- The Washington Times - Wednesday, November 1, 2000

If nothing else, the Redskins' 27-21 loss to the Tennessee Titans should calm the local Super Bowl hysteria. The Redskins are a good team, yes, but there are other teams out there that are just as good, if not a touch better. The Redskins face another of those teams in three weeks the St. Louis Rams, possessors of the most potent offense in pro football.

Norv Turner can only hope his players respond as well to this defeat as they did to the loss to Dallas back in September, after which they ran off five straight wins. The Redskins definitely turned it up a notch after the Cowboys caught them napping. They would be wise to do the same thing now, so they can head into the playoffs in a decent mental state.

Anything can still happen in this season. Anything. There are seven games left eight for some clubs and the way players have been getting hurt there's no telling how things are going to turn out. The Rams' defense has been a screen door. The Vikings just got hammered by four touchdowns. The Bucs and Giants have had trouble scoring. Nobody in the NFC looks invincible or even close.

The Redskins are in the same boat with the other contenders impressive in many respects but not all respects. In their case, injuries have eaten away at their offensive line and receiving corps and forced the offense to scramble every week. They were so hurting for wideouts against the Titans that Champ Bailey and Deion Sanders, their two starting cornerbacks, were prevailed upon to run pass routes. When was the last time that happened in an NFL game?

"It's different," Turner says bravely.

The thinned-out offensive line, meanwhile, continues to live almost snap to snap. If one more guy gets carted off, the Redskins may have to start punting on first down. Keith Sims desperately needs more time to rest his aching Achilles' tendon, and he might get it Sunday when the Redskins are at Arizona. That would give him a couple of weeks counting the bye week to rest up for the big game at St. Louis. Sounds like a good plan to me.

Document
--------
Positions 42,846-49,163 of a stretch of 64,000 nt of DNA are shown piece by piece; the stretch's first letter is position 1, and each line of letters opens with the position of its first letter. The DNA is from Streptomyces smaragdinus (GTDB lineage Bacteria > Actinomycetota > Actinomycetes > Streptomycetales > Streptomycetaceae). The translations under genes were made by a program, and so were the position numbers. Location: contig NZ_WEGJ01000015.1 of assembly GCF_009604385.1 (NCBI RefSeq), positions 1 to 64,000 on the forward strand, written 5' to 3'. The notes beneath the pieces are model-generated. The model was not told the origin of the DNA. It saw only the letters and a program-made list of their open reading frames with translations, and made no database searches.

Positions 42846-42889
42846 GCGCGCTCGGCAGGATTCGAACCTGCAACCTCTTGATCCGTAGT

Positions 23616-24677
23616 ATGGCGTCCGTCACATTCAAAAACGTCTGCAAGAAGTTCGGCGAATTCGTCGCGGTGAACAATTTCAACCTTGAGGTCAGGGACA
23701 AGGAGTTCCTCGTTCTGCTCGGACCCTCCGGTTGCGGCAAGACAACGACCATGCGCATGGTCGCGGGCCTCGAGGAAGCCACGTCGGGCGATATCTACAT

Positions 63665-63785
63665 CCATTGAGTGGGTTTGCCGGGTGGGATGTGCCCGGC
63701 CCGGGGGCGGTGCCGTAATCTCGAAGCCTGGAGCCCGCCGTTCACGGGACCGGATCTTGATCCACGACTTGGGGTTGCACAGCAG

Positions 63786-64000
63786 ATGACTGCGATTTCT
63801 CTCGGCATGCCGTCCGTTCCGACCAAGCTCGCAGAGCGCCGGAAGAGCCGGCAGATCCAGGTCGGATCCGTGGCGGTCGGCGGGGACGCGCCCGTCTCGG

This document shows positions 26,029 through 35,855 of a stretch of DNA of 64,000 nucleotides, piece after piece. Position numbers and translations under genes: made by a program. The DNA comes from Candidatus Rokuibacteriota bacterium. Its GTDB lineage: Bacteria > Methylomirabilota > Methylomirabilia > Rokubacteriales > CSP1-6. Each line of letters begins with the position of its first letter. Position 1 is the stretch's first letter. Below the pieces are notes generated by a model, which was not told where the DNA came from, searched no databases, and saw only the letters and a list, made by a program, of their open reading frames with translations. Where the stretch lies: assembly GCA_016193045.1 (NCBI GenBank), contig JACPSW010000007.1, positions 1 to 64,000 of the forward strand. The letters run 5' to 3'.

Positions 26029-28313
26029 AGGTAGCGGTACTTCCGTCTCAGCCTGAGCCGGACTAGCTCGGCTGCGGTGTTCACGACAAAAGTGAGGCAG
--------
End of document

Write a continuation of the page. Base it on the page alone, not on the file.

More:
The tendency is to think the Redskins' schedule gets a little easier from this point forward. Tampa Bay, Baltimore and Tennessee are behind them, as are road games against the Giants and Philadelphia. Consider this, though: The Redskins still have to play three games on artificial turf St. Louis, Dallas, Pittsburgh and that's not good for some of their older players like Deion, Bruce Smith and still-ailing Darrell Green. Turf is just harder on the legs harder on everything. Think it's a coincidence that two of the Redskins' shakiest games this season have been on the turf at Detroit and Philly?

Throw in the very real possibility that the Redskins might have to play the Rams and Vikings on the road in the playoffs, and you could be looking at five turf games in the next 11 weeks. That's a bunch too many, maybe. I wouldn't want to be Deion's hamstrings in mid-January.

But back to the loss to the Titans and its effect on the Redskins. In the locker room afterward, Jon Jansen said, "There are a lot of things we can point in the game and say, 'If we had that one play back, the game would have gone differently.' And there were, too. Things like Derrick Mason's punt return for a touchdown and Samari Rolle's interception return for a score and the botched snap that forced punter Tommy Barnhardt to run, futilely (and resulted in a Tennessee field goal).

Norv came up with another, less obvious, example: A first down play from the Washington 48 late in the second quarter with his team trailing 10-7. "If we're going to take a shot [downfield] on first down from the 50 [sic]," he said yesterday, "we can't take a sack and wind up second-and 20." Actually, the Redskins wound up second-and-17. But then they gave up another sack to make it third-and-27, and two plays after that was the Barnhardt Disaster.

If Turner is lucky, his team will take from the loss what Jansen did that the Redskins have to start paying more attention to details, even seemingly insignificant ones (such as tackling a defensive back when he's running with the ball). "When you win, it's a lot harder to sell that," Norv said. "Everyone's a lot more forgiving [of mistakes]. But there's no question we'll emphasize this week that one play can have a dramatic effect on a football game.

"You can get away with things over a period of time [pass] protection [breakdowns], mental errors in the running game, late hits on the quarterback, running out of your lane on special teams. But if you continue to make an error like that, it's going to catch up with you" and it did to the Redskins Monday night.

The Redskins have plenty of time to correct their mistakes almost half a season. It's all a matter of attitude. But after Monday night, they had better not need any more reminders.

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